Can Love Be Selected?
Tom: You’re listening to Search the Scriptures Daily, a program in which we encourage all who desire to know God’s truth to look to God’s Word for all that is essential for salvation and living one’s life in a way that is pleasing to Him.
We’re going through Dave Hunt’s book An Urgent Call to a Serious Faith because of its thrust in exhorting believers to search the Scriptures, which is the only way we get to know and to develop a personal relationship with the true and living God.
Dave, chapter 13 of your book deals with what the Bible itself calls the first and greatest commandments. Let me read that for our listeners. I’m looking to Mark:12:29-30: “And Jesus answered him, The first of all the commandments is ‘Hear, O Israel, the Lord our God is one Lord, and thou shalt love the Lord thy God with all thy heart, and with all thy soul, and with all thy mind, and with all thy strength. This is the first commandment.’”
Dave, we sometimes refer to the Bible as the Manufacturer’s Handbook, and it seems to me that this verse sets forth what our Creator has in mind for all creatures created in His image. Isn’t loving God and loving others man’s whole reason, goal, purpose, etc., for living?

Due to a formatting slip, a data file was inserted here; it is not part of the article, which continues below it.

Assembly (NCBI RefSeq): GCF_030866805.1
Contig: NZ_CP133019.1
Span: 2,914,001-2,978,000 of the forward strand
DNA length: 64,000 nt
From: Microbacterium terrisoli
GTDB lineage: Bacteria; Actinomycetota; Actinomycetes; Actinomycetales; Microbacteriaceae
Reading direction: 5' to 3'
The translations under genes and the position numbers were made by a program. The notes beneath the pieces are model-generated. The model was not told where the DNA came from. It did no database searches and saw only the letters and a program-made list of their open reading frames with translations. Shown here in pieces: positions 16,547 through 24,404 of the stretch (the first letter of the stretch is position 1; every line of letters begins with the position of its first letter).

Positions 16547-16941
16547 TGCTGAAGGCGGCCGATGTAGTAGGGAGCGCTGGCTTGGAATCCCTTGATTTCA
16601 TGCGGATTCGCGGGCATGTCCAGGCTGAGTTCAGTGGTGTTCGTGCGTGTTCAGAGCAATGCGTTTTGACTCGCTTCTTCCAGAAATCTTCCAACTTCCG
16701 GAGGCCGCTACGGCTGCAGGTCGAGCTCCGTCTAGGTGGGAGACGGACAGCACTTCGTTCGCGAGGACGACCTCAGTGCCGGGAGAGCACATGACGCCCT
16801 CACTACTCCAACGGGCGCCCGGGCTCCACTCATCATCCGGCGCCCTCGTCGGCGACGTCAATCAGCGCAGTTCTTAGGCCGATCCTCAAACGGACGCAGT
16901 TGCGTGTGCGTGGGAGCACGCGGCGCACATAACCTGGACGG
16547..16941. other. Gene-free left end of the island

Dave: Well, I don’t know what He would . . . yeah, maybe this is true. To glorify God, to love God, and to love one another—certainly the Bible tells us God is love, so His very essence is love. And the very first command, then, is “Thou shalt love . . .” And I think it’s worth noting that love is a command. It’s not like you fall in love with somebody, you get married, and you pledge your undying troth “till some cute blonde do us part.” Or till we fall out of love and fall in love again. And I have talked with even some Christian leaders who say, “I can’t love my wife anymore.”
It’s a command! It’s not some emotion that comes over us, and it involves commitment. And we’re commanded even to love our neighbor as ourselves. So, yeah, this is something I think that we neglect. You don’t get a PhD in love. I don’t hear of any courses in seminaries about love—how to love, and the urgency of love, the necessity of love. Jesus said, “By this shall all men know that you are my disciples, if you have this love one to another.”
So, I suppose, Tom, as you said, this is our . . .